Consumer Rights – Pensions

Frequently asked questions: Pensions

Who regulates personal pensions?

Regulation of workplace pension schemes. The Pensions Regulator and the Financial Conduct Authority (FCA) regulate workplace contract-based pension schemes, eg personal pensions or stakeholder policies where the employer is responsible for making contributions or deductions from employees’ pay.

How much do employers have to pay into workplace pensions?

You have been automatically enrolled into a workplace pension. You and your employer must pay a percentage of your earnings into your workplace pension scheme. Under automatic enrollment schemes, you’ll make contributions based on your total earnings between £6,136 and £50,000 a year before tax.

Does my employer have to match my pension contribution?

Often, employers will contribute a proportion of your salary or wages. Some employers will agree to pay more to your pension pot to help you build retirement benefits faster, if you agree to increase your contributions to the scheme too. This is known as ‘contribution matching’.

Is there a pension ombudsman?

The Pensions Ombudsman. The Pensions Ombudsman (PO) impartially investigates complaints from members of pension schemes (including personal pensions) or their beneficiaries, employers or trustees. … PO is a tribunal non-departmental public body, sponsored by the Department for Work and Pensions.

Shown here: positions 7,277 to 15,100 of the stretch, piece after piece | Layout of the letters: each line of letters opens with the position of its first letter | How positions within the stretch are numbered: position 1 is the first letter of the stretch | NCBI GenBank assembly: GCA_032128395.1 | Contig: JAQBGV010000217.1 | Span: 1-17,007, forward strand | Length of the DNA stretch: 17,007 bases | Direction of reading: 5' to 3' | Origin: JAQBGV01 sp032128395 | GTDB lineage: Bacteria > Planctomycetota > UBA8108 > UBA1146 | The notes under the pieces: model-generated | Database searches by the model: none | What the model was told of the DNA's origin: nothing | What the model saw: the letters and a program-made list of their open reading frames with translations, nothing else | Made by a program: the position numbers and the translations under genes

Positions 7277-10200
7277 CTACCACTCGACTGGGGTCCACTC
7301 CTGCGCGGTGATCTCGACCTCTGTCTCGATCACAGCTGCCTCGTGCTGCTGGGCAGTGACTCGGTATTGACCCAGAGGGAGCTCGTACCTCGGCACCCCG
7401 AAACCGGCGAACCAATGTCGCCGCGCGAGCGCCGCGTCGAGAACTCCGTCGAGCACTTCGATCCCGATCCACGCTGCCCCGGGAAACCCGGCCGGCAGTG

Can I still claim for mis sold pension?

Pension mis-selling complaints made after the end of the personal pension review. … Customers who missed this deadline but who believe they have been mis-sold a personal pension are still able to make a complaint to the firm in the normal way, although in some cases time limits may apply.

What happens to your pension if you die?

If the deceased hadn’t yet retired: most schemes will pay out a lump sum that is typically two or four times their salary. if the person who died was under age 75, this lump sum is tax-free. this type of pension usually also pays a taxable ‘survivor’s pension’ to the deceased’s spouse, civil partner or dependent child.


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    Working when you’re 90 may be the norm – if you’re not prepared
    Currently one-fifth of British people aged 65-69 are still in employment.
    Some scientists today predict that living to the ripe old age of 100 years old will be the
    norm for future generation, meaning that the working age is likely to continue to stretch further into one’s golden years.

    Three Years Difference – Women live longer
    The average life expectancy for women is almost three years more than for men.
    The average life expectancy for women after 65 is 24.3 years compared to men’s at 21.6 years.

    The rise of pensioners
    In 2010, there were three people working for every pensioner in the UK;
    however, back in 1901, there were 10 people working for every pensioner!